Eric Betzig of HHMI’s Janelia Research Campus is one of the recipients of the 2014 Nobel Prize in Chemistry for his role in the development of a microscopy technique for visualizing molecules with a precision of 2–25 nm. This ”super-resolution” technique achieves 10 to 100 times higher resolution than previously achieved with a light microscope. This image shows a single E. coli bacterium. E. coli can detect and move toward higher concentrations of amino acids, a source of food, using sensor molecules on the bacterium’s outer membrane—a process called chemotaxis. The blue and red dots mark the locations of sensor proteins that detect the amino acid aspartate. The two colors indicate the locations of the proteins in three-dimensional space: the red ones are closer to the microscope (i.e., top of the bacterium) and the blue ones further away. The length of the bacterium is about 3 µm.
The image was taken from Greenfield et al. (2009) Self-Organization of the Escherichia coli Chemotaxis Network Imaged with Super-Resolution Light Microscopy, published in PLOS Biology 7(6): e1000137. doi:10.1371/journal.pbio.1000137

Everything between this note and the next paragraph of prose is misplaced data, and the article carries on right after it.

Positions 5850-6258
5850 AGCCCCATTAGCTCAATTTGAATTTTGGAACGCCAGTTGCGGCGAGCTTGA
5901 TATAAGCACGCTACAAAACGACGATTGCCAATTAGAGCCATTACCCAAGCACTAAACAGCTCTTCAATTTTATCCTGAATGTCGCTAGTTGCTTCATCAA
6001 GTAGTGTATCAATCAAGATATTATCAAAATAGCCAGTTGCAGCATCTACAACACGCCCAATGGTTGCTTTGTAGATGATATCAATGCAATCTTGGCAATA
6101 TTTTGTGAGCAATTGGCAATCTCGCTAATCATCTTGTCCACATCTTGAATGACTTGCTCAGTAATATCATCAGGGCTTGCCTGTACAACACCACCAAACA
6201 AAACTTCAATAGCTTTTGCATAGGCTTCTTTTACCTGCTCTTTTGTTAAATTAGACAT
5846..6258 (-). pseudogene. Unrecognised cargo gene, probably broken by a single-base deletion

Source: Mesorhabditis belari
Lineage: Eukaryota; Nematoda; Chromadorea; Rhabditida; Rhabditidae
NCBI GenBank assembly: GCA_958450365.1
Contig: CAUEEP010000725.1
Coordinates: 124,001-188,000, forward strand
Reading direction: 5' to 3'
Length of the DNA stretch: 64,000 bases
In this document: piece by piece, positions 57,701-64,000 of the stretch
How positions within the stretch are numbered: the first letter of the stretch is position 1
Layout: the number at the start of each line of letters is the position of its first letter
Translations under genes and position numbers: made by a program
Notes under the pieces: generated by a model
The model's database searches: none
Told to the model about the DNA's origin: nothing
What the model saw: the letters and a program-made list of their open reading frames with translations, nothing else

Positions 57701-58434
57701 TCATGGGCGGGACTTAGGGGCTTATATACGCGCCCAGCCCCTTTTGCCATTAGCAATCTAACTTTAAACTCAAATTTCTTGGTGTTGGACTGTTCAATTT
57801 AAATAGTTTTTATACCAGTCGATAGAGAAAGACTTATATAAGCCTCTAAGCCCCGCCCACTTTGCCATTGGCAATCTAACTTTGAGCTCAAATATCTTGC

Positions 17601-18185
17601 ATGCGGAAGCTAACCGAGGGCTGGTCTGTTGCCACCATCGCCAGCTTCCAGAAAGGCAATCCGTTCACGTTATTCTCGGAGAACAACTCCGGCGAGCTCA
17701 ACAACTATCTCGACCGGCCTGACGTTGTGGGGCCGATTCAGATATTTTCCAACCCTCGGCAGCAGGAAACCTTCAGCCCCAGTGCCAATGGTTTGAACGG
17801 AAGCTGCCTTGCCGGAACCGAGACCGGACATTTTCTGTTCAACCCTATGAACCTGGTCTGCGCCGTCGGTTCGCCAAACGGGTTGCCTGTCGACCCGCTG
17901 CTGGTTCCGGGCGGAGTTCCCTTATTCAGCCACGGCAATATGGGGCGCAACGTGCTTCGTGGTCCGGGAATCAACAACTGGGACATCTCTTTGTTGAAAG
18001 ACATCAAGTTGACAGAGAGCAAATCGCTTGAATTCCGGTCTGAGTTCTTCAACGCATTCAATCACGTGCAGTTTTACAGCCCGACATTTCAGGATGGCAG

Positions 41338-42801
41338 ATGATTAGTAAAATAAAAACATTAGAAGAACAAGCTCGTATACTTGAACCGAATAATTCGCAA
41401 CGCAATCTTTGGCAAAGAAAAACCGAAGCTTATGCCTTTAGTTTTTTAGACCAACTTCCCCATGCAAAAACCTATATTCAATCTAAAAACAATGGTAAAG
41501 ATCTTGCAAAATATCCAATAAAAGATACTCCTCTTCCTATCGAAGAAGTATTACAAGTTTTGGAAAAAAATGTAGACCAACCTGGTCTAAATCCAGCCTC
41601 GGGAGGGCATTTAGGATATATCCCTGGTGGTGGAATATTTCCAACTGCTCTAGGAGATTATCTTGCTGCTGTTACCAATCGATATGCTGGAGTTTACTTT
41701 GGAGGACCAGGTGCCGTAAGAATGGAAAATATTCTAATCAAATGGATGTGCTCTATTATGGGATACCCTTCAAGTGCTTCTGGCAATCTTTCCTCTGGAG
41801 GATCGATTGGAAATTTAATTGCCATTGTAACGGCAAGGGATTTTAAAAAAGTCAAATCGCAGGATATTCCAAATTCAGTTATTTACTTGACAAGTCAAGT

Link to Licence: http://creativecommons.org/licenses/by/4.0/legalcode
The image was cropped from figure S6A, and the 1µm scale bar and the letter “A” was digitally removed from the figure.
The image was generated using a technique developed by Eric Betzig and others called photoactivated localization microscopy, or PALM. In PALM, fluorescent molecules are attached to proteins of interest, and stimulated to emit light by a laser beam in the microscope. The position of the emitted light is recorded and the process is repeated multiple times. By mathematically analyzing the result of many such stimulations, the average position of the protein can be ascertained at a precision of 15 nanometers. This far exceeds the limit of conventional light microscopy.
HHMI News: Eric Betzig wins 2014 Nobel Prize in Chemistry